Two experiences in 2015 — researching the state of crowdsourcing and mentoring CUNY’s first class of social journalism students — opened my eyes to some striking possibilities for demonstrable journalistic impact.
The impact I saw, though, resulted from discernible front-end investment. The journalists focused from the start on how they would engage their particular communities. They didn’t just try to measure who consumed or commented on their efforts at the back end.
Future journalists should take note: Journalism as an act of relationship building can create a different value proposition. And it can produce better journalism and more meaningful metrics than journalism as an act of reporting and distribution
As we move into 2016, I think more attention will be paid to what kinds of journalism, not just what kinds of tech tools or delivery platforms, can fortify audience connections to the journalism and help trigger impact.
Take, for instance, the student ventures in CUNY’s social journalism class. This is the degree that Jeff Jarvis and Carrie Brown architected that seeks to “recast journalism as a service that helps communities meet their goals and solve problems.”
In just one year, students were tasked with focusing on a particular community and measuring their impact. They are now reporting out notable results, including:
Striking to me is how often the student journalists focused on language as a first step in creating meaningful conversations and connecting with their communities. One student launched LGBTQLexicon as a language tool to discuss her chosen community’s issues. Make Queens Safer campaigned for journalists to call a motorist striking a school child as a “crash” not an “accident.” Soon to launch, Black Narratives Matter will focus on language around the Black Lives Matter movement.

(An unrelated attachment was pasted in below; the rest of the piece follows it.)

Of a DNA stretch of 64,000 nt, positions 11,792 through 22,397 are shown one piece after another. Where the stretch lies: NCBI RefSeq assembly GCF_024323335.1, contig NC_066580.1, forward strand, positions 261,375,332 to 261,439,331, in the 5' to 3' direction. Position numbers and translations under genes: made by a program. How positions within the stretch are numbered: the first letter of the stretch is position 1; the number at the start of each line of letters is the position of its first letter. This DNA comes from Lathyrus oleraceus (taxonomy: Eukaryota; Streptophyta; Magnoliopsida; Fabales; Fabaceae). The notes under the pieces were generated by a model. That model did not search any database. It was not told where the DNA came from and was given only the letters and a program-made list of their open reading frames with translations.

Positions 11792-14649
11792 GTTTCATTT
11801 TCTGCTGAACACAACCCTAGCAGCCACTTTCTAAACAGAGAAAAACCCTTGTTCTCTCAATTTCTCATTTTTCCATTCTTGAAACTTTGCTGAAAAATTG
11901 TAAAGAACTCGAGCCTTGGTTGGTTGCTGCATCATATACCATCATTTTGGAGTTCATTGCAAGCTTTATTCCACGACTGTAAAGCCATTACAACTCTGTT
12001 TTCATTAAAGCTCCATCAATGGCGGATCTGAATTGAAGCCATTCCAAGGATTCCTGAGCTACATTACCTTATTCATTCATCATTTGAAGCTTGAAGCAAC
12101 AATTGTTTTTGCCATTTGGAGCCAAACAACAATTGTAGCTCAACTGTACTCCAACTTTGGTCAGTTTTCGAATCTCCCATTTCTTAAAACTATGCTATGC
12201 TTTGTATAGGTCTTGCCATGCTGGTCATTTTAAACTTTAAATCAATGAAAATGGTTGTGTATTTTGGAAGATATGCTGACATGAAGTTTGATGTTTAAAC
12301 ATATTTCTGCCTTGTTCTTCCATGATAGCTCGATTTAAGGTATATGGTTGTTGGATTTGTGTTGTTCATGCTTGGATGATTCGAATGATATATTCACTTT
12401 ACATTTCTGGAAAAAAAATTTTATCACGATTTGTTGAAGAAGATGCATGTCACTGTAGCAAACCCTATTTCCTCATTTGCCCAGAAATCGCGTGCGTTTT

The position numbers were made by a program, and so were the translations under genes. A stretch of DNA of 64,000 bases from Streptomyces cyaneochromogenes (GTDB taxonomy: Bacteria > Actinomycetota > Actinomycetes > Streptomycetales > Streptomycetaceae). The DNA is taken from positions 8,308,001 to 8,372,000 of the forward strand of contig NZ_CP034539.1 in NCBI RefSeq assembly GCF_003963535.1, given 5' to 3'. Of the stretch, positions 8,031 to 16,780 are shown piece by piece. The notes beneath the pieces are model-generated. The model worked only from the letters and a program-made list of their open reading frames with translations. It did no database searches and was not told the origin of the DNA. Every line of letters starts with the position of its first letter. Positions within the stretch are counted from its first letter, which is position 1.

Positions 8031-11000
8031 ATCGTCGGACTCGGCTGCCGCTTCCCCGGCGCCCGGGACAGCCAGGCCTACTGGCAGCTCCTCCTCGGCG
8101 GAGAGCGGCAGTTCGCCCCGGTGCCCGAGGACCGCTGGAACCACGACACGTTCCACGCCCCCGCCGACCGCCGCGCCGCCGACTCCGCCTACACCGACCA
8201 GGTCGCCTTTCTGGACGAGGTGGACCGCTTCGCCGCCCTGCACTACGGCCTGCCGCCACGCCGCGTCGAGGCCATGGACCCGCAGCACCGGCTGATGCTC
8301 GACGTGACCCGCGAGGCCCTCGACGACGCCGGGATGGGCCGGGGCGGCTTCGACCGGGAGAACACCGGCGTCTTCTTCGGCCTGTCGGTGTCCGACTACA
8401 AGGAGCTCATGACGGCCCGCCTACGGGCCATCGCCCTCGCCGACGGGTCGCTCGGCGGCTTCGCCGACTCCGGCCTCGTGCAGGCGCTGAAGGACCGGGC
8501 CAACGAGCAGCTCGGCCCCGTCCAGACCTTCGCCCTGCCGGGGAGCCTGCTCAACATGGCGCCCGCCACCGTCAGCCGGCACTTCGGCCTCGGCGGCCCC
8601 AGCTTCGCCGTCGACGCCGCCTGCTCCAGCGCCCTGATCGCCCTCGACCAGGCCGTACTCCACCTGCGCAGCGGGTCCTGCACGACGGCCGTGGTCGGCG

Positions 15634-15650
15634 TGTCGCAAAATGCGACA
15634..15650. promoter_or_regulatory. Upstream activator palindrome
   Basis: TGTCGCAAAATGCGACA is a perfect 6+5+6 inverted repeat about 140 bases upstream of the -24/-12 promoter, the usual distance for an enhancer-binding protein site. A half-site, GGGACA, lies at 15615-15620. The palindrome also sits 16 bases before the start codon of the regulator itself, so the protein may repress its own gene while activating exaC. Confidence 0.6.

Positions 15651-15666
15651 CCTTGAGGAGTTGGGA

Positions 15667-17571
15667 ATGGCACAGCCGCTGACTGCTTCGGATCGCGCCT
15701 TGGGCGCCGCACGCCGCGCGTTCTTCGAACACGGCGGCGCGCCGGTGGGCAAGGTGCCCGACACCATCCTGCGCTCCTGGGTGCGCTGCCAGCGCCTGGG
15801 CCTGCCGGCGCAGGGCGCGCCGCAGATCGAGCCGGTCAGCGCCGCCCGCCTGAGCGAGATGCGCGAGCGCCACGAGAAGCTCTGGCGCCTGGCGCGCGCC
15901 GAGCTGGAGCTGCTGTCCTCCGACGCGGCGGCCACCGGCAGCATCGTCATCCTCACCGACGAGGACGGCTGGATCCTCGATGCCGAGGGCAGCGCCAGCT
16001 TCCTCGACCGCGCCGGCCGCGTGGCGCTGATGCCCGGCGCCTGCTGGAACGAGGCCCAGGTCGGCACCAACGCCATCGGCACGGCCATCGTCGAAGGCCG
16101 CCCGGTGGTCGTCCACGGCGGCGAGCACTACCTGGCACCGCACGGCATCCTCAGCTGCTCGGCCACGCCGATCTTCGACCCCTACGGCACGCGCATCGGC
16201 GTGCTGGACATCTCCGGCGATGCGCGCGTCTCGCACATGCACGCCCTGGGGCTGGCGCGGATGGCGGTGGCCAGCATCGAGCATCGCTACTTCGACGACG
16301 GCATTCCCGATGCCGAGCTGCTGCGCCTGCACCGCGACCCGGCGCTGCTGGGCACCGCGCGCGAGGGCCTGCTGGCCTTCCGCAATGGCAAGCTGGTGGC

Likewise, in coauthoring a guide to crowdsourcing for Columbia’s Tow Center for Digital Journalism, I saw amazing journalism being produced by the likes of The Guardian, which has invited people to help count people killed by police in the U.S. in 2015. Or ProPublica’s Patient Safety series, which collected stories of people who have been harmed in a medical facility. Or WNYC’s solicitation to New York residents to help the station map the city’s storm cleanup.
By reaching out with targeted calls for information and keeping the conversation going, these journalists created stories that were deeply informed by their audiences — and that wouldn’t have happened without those interchanges. Many of these conversations have continued after stories were produced.
They are demonstrating that journalists who specifically ask for input, personal experiences, documents, or other contributions, will get community contributions — but only if they see that the journalists are listening, interacting with them, and making use of their information.